The Importance of Advocacy: I am our children’s keeper
Monarch Advocate Jeanette Wilhelm and parent of a son with a disability shares why advocacy is so important
I can remember all the details of the day the doctor said: “your son is not developing as he is expected based on the developmental growth chart.” We were given the news that cognitively he was impaired, and his ability to ever live alone or develop in a way where he would be independent was likely not to be possible.
His comments began a lifelong journey of searching and decision-making that forever impacts my son’s life. The feeling of loneliness was overwhelming and strange because there were so many “professional” opinions, referrals and suggestions. I could not keep up with all of the appointments.
In the midst of this chaos, I contacted The Arc and found a resource, a person who was on my side. Finally, we had the necessary guidance. From that point on, we received instruction on how to navigate the system. This person accompanied me to meetings, and not as an authority “to say you must do this” or “you know doing that is wrong.” This person, who was an advocate, would listen to my concerns, assist me expressing those concerns and explain the professional language used in all the meetings. It was no longer foreign. This was my first introduction to advocacy. Although my son is now an adult, I still contact this person for support.
Now, I attend school meetings with other parents just as my advocate did with me. I share vital information about changes in policies, help them to understand what their rights are and other key information. I even cry with them and provide a shoulder to lean on. Why? Because as parents, we are so emotionally involved with our child, it is often difficult to face the struggles or admit that our child needs assistance, especially when the feat seems impossible. The advocate is the champion who reminds everyone in the room that it is not only possible; there are protections for children with disabilities – and it is the right thing to do.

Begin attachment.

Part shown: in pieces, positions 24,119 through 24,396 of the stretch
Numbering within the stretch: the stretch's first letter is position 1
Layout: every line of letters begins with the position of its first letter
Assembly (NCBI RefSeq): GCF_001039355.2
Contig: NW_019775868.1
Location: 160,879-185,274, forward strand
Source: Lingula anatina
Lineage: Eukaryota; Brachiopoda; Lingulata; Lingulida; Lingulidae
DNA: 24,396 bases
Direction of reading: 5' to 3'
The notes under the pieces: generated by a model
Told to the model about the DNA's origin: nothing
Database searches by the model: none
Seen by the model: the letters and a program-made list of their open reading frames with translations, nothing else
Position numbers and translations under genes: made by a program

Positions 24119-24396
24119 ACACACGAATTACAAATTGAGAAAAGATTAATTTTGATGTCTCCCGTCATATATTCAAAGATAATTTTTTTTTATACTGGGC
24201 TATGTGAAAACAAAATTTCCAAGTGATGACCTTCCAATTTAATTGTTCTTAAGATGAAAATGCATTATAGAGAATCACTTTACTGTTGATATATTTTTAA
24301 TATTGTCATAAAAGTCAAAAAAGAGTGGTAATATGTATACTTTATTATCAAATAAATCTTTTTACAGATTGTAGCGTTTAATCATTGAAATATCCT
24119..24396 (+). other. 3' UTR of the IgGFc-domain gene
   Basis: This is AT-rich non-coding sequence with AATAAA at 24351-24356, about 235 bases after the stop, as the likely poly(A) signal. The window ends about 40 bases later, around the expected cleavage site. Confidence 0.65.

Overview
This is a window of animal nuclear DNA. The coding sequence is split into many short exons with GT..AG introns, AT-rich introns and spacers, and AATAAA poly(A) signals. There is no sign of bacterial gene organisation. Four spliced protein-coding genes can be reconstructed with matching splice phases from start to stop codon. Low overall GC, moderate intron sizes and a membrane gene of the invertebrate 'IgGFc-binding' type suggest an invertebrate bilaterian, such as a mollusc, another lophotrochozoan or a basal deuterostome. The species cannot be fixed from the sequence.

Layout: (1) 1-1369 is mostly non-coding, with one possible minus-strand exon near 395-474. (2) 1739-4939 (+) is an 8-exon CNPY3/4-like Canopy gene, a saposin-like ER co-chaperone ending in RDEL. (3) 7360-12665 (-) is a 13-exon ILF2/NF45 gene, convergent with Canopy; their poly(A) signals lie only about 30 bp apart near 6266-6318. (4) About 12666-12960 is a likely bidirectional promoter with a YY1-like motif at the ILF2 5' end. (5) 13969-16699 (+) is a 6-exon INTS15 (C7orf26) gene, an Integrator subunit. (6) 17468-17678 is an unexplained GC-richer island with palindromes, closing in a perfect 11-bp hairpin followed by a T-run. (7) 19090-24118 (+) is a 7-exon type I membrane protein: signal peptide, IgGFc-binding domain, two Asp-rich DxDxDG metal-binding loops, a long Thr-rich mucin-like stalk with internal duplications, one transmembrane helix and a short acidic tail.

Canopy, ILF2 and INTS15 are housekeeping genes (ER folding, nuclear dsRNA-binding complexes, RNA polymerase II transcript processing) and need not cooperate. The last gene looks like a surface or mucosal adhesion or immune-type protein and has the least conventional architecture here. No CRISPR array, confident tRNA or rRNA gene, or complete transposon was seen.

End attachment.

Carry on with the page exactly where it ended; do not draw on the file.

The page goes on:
I never saw myself as a political person before I became a mother. Yes, I would vote, but did not give much thought to the “issues.” All of that changed, when my first child, Matt, was born. I follow issues, policies and laws for how this will impact not only my son, but all people with disabilities. There are many lawmakers in local, state and federal arenas who know my first name. Why? Because the legislative people making the decisions must understand their actions and how their decisions impact real people and families.
This is why advocacy is my passion. I believe that it is important to protect the rights of people with disabilities. My experiences caused me to want to assist and support other families. I want my voice to be the hope, support and encouragement for people with disabilities who receive support as well as for their families. I believe I am our children’s keeper. After all, someone shared their passion and gift of advocacy with me.
Jeanette's Advocacy Tips:
Begin a notebook of all testing, applications and information related to child or family member. I still keep this information because there have been times I am asked: “When did your walk begin?” It is difficult to remember all the milestones after many years.
Become a member of local, state and national Arc. This gives you a voice in legislative rules, changes and laws that impacts your family. Publications, Action Alerts, Twitter and Facebook pages keep you informed on the latest resources, news and laws that may impact your family. Visit www.monarchnc.org or www.thearc.org for details.
Make sure to be on all waiting lists, resource lists or find opportunities that may benefit your family now or later. It is much easier to say that you are not interested if your name/slot comes up versus to need the resource and be told you are on waiting list.
Pictured: Jeanette Wilhelm, who serves as quality management coordinator and advocate at Monarch, with son Matt.